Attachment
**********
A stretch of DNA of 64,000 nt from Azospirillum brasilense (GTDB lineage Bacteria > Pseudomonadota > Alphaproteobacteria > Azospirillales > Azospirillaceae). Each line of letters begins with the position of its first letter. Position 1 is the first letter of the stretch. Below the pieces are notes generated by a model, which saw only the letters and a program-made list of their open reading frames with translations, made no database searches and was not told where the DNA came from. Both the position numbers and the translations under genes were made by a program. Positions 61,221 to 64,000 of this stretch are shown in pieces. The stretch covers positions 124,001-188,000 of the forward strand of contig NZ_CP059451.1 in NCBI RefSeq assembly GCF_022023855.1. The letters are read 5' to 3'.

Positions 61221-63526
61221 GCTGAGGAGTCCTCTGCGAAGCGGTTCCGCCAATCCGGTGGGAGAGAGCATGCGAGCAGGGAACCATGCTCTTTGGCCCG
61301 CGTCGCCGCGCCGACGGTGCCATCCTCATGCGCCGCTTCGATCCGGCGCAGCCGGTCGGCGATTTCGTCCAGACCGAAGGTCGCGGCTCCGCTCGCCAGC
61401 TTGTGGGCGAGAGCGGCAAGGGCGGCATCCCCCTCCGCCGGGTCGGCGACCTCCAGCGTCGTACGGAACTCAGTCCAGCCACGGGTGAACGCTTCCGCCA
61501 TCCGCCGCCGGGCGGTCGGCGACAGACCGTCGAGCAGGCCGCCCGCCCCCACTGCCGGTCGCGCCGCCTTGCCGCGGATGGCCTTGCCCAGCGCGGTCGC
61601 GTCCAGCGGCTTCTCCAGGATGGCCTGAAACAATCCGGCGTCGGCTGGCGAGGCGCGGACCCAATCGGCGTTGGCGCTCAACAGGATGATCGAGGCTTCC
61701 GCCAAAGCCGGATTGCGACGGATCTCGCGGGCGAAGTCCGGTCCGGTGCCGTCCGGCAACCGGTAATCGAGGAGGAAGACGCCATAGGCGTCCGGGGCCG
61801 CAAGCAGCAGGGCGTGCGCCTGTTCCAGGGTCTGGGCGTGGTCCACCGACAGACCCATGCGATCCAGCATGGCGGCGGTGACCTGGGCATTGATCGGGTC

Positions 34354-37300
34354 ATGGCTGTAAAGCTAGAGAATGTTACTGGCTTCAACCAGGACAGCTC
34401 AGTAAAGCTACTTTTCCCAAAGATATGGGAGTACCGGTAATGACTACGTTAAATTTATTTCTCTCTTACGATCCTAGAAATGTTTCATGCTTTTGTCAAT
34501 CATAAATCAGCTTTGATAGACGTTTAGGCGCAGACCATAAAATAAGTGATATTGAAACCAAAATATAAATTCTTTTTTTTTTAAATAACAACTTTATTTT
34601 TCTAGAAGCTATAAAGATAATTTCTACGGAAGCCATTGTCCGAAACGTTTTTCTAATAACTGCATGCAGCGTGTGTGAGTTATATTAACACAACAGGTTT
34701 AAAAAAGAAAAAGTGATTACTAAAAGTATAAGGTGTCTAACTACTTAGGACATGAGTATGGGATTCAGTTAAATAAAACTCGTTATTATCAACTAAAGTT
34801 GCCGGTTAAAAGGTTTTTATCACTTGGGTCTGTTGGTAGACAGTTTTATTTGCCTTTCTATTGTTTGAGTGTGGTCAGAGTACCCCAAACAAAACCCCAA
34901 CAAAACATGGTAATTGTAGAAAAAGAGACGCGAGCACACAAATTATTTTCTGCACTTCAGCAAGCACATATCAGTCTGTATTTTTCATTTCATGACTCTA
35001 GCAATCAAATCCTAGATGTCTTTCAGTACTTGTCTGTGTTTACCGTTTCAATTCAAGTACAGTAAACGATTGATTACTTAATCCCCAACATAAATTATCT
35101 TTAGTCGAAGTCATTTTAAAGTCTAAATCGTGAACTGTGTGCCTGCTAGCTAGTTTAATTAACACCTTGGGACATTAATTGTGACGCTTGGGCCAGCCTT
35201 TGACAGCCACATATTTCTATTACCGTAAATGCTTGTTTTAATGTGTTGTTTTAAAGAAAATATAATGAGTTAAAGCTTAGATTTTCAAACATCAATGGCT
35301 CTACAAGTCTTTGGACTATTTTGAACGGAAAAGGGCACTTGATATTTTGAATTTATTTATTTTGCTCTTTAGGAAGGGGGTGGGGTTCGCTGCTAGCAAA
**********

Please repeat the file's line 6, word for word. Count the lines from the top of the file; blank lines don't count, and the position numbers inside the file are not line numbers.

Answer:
61501 TCCGCCGCCGGGCGGTCGGCGACAGACCGTCGAGCAGGCCGCCCGCCCCCACTGCCGGTCGCGCCGCCTTGCCGCGGATGGCCTTGCCCAGCGCGGTCGC